The Associated Press newswire today reported the sad news of Kurosawa’s passing.
TOKYO (AP) — Legendary Japanese film director Akira Kurosawa, whose work inspired a generation of directors both in Japan and in the United States, died at his home Sunday at the age of 88, Kyodo news agency reported. Kurosawa’s films included epics such as “The Seven Samurai” and “Rashomon.” The cause of death was not immediately known. Kurosawa, known as “The Emperor” for his perfectionism and extravagance, was one of the few Japanese directors to find fame on international screens. The Cannes Film Festival honored Kurosawa with a special trophy for achievement upon the debut of his 28th film, “Ran,” or “Chaos,” in 1985. The epic, which Kurosawa called his “life’s work,” was named best picture of the year by America’s National Society of Film Critics. With a price tag topping $10 million, “Ran” was the most expensive movie in Japanese film history. “Take “myself,” subtract “movies,” and the remainder is “zero,”” the director once wrote. His themes often asserted the value of the warrior spirit, humanist ideals, and the urgency of self-sacrifice even if futile.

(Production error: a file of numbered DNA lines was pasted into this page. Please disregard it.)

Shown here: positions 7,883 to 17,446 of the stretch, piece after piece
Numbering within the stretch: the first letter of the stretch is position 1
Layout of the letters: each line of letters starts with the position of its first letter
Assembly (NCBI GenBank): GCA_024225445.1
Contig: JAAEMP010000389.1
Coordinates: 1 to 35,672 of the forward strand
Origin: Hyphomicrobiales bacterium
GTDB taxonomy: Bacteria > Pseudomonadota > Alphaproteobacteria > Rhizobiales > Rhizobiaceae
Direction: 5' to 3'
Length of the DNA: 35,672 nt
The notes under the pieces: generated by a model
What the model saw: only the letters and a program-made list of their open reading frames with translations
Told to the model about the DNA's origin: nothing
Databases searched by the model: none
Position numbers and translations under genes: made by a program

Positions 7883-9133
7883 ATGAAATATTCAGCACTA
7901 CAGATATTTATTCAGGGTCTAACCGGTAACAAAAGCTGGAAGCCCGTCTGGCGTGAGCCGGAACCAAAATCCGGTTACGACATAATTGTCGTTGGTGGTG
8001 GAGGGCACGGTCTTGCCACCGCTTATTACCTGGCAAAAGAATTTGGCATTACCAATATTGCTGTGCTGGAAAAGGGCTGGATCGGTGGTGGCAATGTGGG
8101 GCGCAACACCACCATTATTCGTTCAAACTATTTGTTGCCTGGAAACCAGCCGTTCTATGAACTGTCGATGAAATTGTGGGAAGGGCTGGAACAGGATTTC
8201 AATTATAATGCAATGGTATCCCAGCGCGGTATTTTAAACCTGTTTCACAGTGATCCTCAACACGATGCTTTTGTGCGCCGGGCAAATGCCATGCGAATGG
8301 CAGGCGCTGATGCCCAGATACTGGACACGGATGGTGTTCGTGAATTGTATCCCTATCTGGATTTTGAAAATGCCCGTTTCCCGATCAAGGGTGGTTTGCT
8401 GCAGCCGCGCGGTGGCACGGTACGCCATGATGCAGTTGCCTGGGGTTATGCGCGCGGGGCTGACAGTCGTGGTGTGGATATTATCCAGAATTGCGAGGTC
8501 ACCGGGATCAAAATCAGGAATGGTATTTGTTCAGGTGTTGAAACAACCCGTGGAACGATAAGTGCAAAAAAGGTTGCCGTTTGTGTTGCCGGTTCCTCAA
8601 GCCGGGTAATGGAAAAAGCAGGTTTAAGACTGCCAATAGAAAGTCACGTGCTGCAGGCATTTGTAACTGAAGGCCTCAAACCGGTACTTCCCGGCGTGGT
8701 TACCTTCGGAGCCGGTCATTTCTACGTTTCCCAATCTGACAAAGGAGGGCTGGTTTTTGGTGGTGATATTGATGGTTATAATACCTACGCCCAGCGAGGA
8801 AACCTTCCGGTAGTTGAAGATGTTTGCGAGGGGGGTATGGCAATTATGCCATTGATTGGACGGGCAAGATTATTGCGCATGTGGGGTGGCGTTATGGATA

Critics have found his innovative style — celebrated for its elaborate detail and sweeping camera movements — influencing international films from George Lucas’ “Star Wars” to Brian DePalma’s “Scarface.”
Kurosawa’s movies include “Rashomon” (1950), “The Seven Samurai” (1954), “Throne of Blood” (1957), “Yojimbo” (1961), and “Kagemusha,” or “Shadow Warrior” (1980).
Born in Tokyo in 1910 to a family that had held samurai rank, Kurosawa was the youngest of eight children of a military school administrator. He turned to the cinema after failing to get into art school and tiring of poverty as a painter. In 1936 he stumbled on a film studio’s advertisement asking people to audition for an assistant directorship, tried out, and got it. At age 33, he directed his first film, “Sanshiro Sugata” (The Judo Saga). It was a hit in wartime Japan, but Kurosawa’s vision conflicted with some nationalist sentiments, and drew heated attacks from the military.
His work did not win much applause abroad until “Rashomon” got the Academy Award for Best Foreign Film in 1951.